Ray Deftereos, a self-described “hand tool evangelist from South Africa,” began learning about and working with hand tools only two years ago. This, in part, makes him an ideal person to host “Hand Tool Book Review,” a “podcast for woodworms.”
When starting out, Ray says he found it difficult to find good books about working with hand tools. So he read about 100 of them, and is reviewing them regularly. His reviews (so far he’s completed 18) are a joy to listen to –– carefully and professionally crafted, they’re thoughtful and concise, and as an avid learner himself, Ray understands what elements a book must have to further his skill. His pleasing voice is an added bonus.
Ray’s 17th book review was of Joshua Klein’s “Hands Employed Aright: The Furniture Making of Jonathan Fisher (1768-1847).” Ray calls it “a reference book that will continue to provide benefit for years to come.”
Regarding the book’s physical qualities, Ray says, “I wish a podcast could let you feel the texture of a book. But I guess we’ll have to settle for words.” And later: “The end product is a rich book that has to be physically seen to be truly appreciated. There’s a wonderful texture, layout and composition to the book that makes it suitable as a prized coffee table book. To get your non-hand-tool friends on the right path of course, just leave them waiting for a few minutes with the book front and center, and let the book do the talking.”
But Ray is quick to note that “Hands Employed Aright” is much more than a beautiful coffee table book. Using the phrase “investigative archaeology” more than once, Ray points out the usefulness of the book to both the beginner and experienced craftsperson. While the beginning of the book is a fascinating look at Jonathan Fisher’s life, Ray says the “back section is perfect for mulling over when starting a new project” and that inspiration can be found for a “range of projects” with folk who have a “range of experience.”
Ray also enjoyed Joshua’s careful cataloguing of Jonathan Fisher’s tools. For those still building their tool kits, it can be difficult to decide what is necessary. “I suggest that in time this book will become one of the classics alongside Benjamin Seaton’s tool chest in terms of being an incredible insight into what a typical tool kit might have contained,” Ray says.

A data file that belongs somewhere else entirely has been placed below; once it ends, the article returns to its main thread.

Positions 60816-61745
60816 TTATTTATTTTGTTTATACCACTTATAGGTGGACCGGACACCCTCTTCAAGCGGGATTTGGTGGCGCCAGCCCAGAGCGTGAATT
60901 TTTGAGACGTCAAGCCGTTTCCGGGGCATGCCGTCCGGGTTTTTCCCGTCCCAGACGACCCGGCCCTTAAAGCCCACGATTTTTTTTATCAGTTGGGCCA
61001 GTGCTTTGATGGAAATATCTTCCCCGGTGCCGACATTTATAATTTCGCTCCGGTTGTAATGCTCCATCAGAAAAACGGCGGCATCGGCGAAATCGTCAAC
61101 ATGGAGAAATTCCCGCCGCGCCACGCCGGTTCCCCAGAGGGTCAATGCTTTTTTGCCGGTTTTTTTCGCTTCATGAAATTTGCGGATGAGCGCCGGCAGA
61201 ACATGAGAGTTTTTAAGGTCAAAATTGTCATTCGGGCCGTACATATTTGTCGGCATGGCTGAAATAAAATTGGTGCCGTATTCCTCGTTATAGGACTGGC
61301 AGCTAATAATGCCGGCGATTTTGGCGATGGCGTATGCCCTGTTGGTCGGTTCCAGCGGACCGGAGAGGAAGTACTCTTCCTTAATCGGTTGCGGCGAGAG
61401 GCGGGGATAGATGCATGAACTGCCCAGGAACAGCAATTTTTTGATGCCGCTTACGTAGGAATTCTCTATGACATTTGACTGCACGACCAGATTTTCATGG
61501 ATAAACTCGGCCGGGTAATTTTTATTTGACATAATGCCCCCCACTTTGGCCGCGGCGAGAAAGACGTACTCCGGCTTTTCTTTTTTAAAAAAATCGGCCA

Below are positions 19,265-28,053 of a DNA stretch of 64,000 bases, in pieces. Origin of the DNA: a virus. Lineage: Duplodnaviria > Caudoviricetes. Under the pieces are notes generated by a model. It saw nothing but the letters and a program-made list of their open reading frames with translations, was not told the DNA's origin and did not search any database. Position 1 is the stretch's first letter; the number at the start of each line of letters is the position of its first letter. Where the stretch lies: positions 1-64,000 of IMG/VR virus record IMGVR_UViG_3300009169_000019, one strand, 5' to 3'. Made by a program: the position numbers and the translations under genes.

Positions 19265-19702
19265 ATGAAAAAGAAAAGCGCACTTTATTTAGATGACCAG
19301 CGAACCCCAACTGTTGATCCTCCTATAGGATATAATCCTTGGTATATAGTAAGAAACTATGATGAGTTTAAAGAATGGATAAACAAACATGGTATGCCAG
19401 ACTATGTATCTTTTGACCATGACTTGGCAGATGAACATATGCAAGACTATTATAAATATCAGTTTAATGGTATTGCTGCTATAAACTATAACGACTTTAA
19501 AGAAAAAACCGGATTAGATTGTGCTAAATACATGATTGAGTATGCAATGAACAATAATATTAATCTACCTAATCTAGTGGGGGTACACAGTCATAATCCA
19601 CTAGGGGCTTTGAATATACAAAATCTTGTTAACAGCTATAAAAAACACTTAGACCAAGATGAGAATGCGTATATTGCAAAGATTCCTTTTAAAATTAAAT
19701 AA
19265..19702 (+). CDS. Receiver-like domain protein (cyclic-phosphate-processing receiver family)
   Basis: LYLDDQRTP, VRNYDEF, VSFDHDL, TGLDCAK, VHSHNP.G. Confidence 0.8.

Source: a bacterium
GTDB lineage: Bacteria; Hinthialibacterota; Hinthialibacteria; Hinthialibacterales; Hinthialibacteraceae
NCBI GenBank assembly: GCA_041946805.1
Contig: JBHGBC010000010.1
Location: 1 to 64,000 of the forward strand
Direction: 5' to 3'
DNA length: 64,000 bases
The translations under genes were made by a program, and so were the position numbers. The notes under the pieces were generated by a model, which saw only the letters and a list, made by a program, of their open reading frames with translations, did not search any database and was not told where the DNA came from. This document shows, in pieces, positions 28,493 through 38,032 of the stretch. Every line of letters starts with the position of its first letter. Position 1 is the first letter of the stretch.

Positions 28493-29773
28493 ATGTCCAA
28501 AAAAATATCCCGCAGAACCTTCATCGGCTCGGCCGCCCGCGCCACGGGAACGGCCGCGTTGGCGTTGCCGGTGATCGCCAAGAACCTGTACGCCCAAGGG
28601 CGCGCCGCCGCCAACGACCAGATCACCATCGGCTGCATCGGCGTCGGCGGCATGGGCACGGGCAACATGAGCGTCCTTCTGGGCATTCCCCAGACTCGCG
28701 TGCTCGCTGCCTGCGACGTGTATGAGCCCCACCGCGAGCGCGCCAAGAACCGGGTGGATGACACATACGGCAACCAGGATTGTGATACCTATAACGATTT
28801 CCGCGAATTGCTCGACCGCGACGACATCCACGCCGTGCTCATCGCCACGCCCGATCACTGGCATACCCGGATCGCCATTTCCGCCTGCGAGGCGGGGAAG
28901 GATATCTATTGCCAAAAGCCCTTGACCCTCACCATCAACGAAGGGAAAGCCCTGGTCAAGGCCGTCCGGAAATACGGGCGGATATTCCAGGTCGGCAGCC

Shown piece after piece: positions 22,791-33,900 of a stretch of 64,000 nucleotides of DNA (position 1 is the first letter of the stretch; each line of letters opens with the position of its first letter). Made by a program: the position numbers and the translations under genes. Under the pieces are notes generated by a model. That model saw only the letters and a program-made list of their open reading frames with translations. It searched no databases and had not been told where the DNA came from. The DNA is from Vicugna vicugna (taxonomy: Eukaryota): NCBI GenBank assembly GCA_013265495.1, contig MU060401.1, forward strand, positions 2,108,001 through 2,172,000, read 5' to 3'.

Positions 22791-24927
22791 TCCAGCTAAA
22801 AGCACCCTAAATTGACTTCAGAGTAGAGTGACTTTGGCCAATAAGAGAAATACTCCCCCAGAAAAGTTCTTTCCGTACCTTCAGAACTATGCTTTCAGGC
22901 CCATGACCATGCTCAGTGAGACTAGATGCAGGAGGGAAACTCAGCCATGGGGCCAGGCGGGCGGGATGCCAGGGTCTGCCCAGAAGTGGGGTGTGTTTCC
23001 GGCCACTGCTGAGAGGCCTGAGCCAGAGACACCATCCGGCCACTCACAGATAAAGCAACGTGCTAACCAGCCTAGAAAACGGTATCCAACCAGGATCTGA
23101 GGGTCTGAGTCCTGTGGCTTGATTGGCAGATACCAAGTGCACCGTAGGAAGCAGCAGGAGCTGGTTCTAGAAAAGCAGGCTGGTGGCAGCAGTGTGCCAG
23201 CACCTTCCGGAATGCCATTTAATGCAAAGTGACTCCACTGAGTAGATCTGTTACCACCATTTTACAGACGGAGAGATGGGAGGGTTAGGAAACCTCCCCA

Beyond tool and project inspiration, Ray says Jonathan Fisher’s daily journal writing “leaves an incredible record that is probably the most complete of any pre-industrial woodworking that will ever be uncovered. That said, it’s probably going to be a source of new revelations for a long time to come as the historical record is translated and compiled. And yet … perhaps the honesty of the record is what makes this book a moving read.”
Jonathan Fisher is deeply humble and human, something Joshua clearly portrays through the book. These attributes are also present in Jonathan Fisher’s woodworking. “Paging through the pieces I felt a part of sweet connection with the past,” Ray says.
Joshua “interrogates the details so thoroughly,” Ray adds. “I think that often hand tool use is romanticized as being slow or old-fashioned. The author does a lot to dispel these perceptions by showing how building furniture in this manner can be very efficient, if done with a pre-industrial mindset.”
Ray adds that this is one of the first books he’s read that celebrated the idea that tear-out on the inside of a piece is acceptable. “Like the concept of reference faces, this is a concept that becomes mundane the more you practice it,” Ray says. “But it seemed radical, the first time I encountered it. … In your hand-tool journey, I suggest that this book will help you learn from those who came before us, people who had no access to band saws or electric planers or shop assistants as they’re romantically called today. And from their experience, there is a wealth of knowledge to be gained.”
In the beginning of this particular episode, Ray says future podcasts will discuss books on workbenches, tools, wood and finishing.
Thank you, Ray, for taking the time to read and review Joshua’s book –– and for sharing your hand-tool journey with so many.
— Kara Gebhart Uhl